Hong Kong IPO Becomes Active as China Renaissance Welcomes Investments and Alipay Prepares Cheques
Chinese investment bank China Renaissance and Alibaba subsidiary Alipay have busy months ahead of them. In China Renaissance's case, it hopes to raise $377 million in its first public offering in Hong Kong.
China Renaissance is reportedly offering 85 million shares at HK$31.60 to HK $34.80 per piece.
China Renaissance became famous for its high-profile role as an adviser on a number of major mergers and acquisitions. Some of these, SCMP states, are technology companies such as Meituan, Dazhong Dianping, Didi, and Kuaidi.
The announcement is already attracting big investors, with Alipay of the Alibaba Group Holding reportedly investing around $50 million.
Snow Lake Capital, a known Asian investment manager, meanwhile, matched Alipay's investment, with $50 million.
LGT Group Foundation, another notable investor, is said to make an investment worth $25 million.
China Renaissance has somewhat been a long-time player in China's banking industry, founded in 2005 by a former Morgan Stanley banker, Bao Fan.
The bank prides itself on advising and investing in companies considered as 'start-ups.' Such an example, Financial Times pointed out, can be seen in its relationship with Chinese company Meituan Dianping, which released its own HK IPO to the tune of $4.2 billion recently.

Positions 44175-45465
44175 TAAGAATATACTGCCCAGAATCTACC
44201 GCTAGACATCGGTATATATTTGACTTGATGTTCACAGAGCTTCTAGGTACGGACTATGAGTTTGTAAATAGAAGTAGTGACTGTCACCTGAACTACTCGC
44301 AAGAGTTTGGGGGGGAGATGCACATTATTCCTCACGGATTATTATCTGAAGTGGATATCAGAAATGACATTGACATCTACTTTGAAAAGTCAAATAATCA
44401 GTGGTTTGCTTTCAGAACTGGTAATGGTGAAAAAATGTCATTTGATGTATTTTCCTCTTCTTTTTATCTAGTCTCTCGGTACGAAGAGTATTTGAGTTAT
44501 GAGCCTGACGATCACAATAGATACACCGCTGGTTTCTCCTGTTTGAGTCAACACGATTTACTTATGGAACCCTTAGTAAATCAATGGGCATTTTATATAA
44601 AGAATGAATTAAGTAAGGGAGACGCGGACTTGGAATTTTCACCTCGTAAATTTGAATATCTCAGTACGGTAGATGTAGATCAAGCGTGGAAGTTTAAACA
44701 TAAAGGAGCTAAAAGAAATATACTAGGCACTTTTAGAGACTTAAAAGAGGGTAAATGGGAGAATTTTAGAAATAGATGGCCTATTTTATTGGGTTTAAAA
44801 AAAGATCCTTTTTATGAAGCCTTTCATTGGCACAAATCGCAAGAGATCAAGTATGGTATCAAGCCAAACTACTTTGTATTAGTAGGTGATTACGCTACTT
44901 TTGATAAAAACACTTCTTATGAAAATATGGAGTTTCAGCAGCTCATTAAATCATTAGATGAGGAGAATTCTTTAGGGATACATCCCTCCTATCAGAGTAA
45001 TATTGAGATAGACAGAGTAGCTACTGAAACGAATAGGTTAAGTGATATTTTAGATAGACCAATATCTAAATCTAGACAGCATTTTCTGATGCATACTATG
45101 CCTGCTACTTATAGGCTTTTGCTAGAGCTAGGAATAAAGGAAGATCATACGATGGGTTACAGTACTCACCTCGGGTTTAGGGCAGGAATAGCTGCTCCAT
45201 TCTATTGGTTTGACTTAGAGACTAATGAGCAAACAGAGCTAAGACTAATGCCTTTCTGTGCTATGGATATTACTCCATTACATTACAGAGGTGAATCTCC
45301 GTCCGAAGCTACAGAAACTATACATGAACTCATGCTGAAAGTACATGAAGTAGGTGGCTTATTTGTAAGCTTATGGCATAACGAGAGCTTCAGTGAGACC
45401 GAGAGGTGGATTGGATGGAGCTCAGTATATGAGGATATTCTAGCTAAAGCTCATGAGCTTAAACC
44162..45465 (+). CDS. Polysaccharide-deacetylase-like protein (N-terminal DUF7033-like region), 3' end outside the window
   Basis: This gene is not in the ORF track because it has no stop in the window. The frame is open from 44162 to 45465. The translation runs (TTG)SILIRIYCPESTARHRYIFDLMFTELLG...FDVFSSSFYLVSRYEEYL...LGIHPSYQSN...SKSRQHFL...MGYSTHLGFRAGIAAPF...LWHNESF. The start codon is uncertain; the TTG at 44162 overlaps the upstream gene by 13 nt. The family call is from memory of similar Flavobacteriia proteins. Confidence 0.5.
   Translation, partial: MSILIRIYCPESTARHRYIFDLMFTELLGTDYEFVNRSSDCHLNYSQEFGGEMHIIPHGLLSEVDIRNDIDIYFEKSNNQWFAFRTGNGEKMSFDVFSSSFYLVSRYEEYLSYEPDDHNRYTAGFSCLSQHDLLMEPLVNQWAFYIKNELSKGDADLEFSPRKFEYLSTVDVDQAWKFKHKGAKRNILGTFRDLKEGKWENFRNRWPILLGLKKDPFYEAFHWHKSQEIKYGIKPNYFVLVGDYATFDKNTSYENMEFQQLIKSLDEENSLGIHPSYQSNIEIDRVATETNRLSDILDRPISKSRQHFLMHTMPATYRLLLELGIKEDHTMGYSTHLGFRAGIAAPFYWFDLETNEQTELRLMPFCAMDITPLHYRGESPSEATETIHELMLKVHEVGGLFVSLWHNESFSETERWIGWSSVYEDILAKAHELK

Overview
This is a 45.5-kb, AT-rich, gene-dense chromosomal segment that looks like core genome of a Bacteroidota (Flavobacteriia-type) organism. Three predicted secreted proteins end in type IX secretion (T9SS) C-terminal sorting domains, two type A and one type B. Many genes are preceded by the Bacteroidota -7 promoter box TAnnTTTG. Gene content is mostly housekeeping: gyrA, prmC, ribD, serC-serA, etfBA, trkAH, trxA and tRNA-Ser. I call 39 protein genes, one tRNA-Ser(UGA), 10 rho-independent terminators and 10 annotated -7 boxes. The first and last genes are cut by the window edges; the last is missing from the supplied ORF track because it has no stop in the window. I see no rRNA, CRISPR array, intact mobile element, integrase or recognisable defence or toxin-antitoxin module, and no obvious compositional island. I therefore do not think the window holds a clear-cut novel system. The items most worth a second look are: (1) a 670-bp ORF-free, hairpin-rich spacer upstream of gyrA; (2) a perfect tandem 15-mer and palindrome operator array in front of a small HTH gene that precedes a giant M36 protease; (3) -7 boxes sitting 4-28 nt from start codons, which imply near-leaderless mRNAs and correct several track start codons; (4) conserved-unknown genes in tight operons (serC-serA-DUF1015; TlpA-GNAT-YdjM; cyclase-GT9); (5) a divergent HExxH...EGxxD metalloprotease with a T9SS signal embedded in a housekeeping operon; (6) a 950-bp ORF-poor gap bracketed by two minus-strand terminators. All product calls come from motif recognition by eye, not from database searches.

Bao announced that it was a vision for future technologies as well as trends-which propelled the bank forward.
Bao, through China Renaissance, looked for ways to invest in these trends before it happened. While interested in the path these tech companies will forge, China Renaissance's main goal is to connect these startups to investors willing to back them. Other financial services the bank offered included advising on transactions like M&A, after-market work post-IPO posting, and equity underwriting that helps these startups transition from being private companies to becoming publicly traded.
Alipay, meanwhile, is operated by the Alibaba Group Holding's online payments arm, Ant Financial. When asked at what level of commitment China Renaissance will have with Ant Financial, China Renaissance managing director Xiang Wei could only comment that the investment was free-meaning there was nothing Ant Financial was expecting in return, or that the investment came with 'no strings attached.'
China Renaissance further cleared up the news by saying that, in the future, Ant Financial could expect closer working ties in the area of online securities and wealth management, as well as in other areas of interest.